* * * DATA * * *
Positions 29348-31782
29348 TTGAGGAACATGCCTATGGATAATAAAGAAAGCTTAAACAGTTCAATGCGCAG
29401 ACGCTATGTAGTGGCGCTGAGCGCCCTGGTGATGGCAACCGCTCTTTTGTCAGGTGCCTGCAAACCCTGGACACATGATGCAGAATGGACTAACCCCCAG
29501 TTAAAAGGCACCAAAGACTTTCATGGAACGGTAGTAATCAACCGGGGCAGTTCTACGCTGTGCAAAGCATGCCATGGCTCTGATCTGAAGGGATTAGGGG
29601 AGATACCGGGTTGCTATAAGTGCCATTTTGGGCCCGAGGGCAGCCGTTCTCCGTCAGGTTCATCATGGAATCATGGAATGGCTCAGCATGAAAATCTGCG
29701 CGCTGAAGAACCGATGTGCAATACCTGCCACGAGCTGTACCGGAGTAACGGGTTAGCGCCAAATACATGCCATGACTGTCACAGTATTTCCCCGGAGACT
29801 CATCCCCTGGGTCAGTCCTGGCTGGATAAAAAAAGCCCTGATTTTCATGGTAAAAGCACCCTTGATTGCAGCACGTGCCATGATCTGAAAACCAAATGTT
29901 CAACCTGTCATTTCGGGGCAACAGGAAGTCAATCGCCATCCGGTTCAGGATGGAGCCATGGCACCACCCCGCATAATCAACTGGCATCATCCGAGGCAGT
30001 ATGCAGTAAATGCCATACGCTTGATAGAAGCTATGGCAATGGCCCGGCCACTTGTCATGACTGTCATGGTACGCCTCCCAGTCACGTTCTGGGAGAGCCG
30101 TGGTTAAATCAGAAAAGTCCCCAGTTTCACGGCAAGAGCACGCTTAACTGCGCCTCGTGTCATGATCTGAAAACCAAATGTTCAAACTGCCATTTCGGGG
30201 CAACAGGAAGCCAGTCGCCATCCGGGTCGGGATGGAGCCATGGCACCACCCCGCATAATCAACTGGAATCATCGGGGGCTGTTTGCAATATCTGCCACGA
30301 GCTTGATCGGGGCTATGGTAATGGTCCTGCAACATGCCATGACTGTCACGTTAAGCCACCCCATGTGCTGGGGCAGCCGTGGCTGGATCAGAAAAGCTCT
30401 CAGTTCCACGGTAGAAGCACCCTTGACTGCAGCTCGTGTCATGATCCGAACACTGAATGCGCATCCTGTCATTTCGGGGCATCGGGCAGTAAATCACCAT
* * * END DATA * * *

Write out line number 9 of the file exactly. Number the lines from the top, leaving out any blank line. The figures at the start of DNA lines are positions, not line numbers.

30001 ATGCAGTAAATGCCATACGCTTGATAGAAGCTATGGCAATGGCCCGGCCACTTGTCATGACTGTCATGGTACGCCTCCCAGTCACGTTCTGGGAGAGCCG